Ostrich 1: "'Course, the government are quite happy for this to carry on, it means they can bring in more asylum seekers."
Ostrich 2: "Yeah, that's why our kids won't get a decent wage when they start work. These Arabs work for nothing, so Tony Blair's gonna do f*** all about it."
Let me get this straight, you're blaming asylum seekers, Arab or otherwise, for the lousy wages that employers can pay young workers. And it's all with Tony Blair's agreement?
Ostrich 3: "These foreigners are ruining it for our kids. They've got no chance while more of them stream into the country."
This learned exchange continued for a further ten minutes or so, by which time I was grateful to leave The Brains Trust & deliver a package to another department.

Saturday, June 03, 2006

And We Won't Build Jerusalem In England's Green & Pleasant Land

Out with the old, in the new (excuse the cliche). I didn't need any battalions of advisers, spin merchants, PR creatures, etc. lurking in the undergrowth. The blog's new persona begins here.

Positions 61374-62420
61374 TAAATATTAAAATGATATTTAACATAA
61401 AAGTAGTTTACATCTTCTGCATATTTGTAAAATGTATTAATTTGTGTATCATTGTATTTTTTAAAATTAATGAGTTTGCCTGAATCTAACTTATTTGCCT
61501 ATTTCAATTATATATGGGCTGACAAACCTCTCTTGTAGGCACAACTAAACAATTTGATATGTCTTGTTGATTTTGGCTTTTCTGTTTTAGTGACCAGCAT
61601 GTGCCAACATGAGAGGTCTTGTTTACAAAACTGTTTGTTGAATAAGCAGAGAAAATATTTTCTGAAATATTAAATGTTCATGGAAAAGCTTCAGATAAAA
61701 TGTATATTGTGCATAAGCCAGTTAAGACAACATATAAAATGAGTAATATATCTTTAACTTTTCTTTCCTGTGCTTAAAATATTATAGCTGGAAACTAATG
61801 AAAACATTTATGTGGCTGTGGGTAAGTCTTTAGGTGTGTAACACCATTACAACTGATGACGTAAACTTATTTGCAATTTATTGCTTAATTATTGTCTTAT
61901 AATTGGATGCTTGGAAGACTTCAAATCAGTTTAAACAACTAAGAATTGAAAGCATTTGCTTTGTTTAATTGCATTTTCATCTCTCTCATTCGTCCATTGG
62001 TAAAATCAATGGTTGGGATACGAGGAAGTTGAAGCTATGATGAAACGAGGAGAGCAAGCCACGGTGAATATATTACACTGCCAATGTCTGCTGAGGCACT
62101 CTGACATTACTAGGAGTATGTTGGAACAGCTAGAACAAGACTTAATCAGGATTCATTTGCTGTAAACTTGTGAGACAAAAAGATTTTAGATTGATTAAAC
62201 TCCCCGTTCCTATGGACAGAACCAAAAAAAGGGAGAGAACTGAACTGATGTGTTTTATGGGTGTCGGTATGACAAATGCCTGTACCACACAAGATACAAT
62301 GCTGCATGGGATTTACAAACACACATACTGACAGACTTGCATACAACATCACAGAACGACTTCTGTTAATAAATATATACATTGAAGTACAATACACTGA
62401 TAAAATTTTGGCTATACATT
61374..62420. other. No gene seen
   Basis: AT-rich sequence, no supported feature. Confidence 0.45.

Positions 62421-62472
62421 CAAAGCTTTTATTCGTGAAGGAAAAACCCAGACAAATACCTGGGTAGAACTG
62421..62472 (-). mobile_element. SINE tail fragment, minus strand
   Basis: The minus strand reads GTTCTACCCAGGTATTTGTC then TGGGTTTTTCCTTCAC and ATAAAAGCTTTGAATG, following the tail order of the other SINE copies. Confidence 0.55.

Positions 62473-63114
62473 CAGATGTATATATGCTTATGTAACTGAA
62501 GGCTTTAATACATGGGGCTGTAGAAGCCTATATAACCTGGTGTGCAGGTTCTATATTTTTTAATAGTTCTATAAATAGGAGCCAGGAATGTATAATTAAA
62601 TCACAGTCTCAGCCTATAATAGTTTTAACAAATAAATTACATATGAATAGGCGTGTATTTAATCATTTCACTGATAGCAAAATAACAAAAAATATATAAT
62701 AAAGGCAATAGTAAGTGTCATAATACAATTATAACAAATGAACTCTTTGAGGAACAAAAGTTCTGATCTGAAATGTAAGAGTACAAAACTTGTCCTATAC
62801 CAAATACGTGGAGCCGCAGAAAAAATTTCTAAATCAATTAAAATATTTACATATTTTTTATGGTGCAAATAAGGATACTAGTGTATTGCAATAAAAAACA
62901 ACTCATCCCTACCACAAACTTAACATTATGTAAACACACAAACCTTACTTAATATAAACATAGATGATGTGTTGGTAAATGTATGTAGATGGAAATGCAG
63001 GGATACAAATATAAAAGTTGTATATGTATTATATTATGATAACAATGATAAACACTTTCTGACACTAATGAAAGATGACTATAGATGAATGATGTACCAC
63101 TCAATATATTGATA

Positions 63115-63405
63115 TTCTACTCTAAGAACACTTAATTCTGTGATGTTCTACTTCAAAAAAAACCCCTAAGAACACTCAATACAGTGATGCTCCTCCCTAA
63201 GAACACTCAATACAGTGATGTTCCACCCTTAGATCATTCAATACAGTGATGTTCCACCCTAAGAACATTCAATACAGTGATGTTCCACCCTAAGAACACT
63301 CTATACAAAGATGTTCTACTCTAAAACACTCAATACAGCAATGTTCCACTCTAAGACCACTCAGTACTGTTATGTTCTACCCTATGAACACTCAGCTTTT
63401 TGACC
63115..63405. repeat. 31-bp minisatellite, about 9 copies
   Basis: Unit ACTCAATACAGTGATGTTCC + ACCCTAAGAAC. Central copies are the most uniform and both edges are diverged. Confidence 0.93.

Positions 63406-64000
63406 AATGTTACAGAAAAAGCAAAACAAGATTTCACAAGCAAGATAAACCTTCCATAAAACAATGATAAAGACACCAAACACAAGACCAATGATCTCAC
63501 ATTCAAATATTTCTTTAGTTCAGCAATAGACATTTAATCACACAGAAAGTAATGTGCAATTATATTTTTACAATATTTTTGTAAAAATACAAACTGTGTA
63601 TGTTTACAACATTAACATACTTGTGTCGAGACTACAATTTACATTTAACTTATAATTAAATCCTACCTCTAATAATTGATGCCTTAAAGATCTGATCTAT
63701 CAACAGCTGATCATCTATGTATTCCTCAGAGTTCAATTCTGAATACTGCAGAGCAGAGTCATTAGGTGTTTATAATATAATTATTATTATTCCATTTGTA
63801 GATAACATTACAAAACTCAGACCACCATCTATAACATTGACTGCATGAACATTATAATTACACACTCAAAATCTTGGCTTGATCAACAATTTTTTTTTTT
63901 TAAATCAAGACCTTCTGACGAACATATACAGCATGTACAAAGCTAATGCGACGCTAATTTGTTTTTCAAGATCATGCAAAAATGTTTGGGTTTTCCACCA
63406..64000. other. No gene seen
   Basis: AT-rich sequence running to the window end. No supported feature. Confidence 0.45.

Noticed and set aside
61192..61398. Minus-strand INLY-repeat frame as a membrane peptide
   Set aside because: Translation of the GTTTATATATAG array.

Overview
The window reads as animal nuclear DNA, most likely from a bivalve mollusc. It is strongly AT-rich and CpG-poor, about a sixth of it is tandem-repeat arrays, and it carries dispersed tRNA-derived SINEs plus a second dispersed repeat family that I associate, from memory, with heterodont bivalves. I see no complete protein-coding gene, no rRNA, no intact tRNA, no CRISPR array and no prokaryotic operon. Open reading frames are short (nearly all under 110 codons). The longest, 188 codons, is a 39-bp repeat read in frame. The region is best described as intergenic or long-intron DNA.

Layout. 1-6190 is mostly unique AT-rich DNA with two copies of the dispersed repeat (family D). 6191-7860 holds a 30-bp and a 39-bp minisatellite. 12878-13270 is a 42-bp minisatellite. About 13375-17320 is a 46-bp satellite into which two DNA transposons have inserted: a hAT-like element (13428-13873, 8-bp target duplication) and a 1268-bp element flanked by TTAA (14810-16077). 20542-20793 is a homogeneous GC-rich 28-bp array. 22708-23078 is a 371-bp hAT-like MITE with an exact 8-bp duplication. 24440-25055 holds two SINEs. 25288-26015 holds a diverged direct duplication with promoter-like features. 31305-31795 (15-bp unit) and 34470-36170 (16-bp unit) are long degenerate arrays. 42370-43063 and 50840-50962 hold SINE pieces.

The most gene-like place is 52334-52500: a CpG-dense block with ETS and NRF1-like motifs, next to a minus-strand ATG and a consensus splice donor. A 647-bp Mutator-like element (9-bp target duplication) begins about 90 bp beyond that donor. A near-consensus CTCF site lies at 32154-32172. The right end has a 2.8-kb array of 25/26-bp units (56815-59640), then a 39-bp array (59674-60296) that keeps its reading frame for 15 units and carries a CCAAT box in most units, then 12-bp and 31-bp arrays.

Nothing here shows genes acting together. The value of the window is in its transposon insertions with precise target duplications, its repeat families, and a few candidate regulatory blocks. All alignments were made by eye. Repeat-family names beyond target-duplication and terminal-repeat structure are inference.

Under increasingly clear blue skies the preponderance of English flags on cars, vans, lorries & even bikes has grown exponentially. It sucks. I am too aware of my own family background (Liverpool/Irish) to buy into this nationalistic gangbang. Every so often I'm asked if I "support" England in the football tournaments. I just smile & say that I'm a Liverpool fan, period. Diplomatic, but, hopefully pointed.
Musically, I've been listening to Willie Nile's "The Day I Saw Bo Diddley In Washington Square", Jamie Liddel''s "Multiply" & Howe Gelb's "But I Did Not".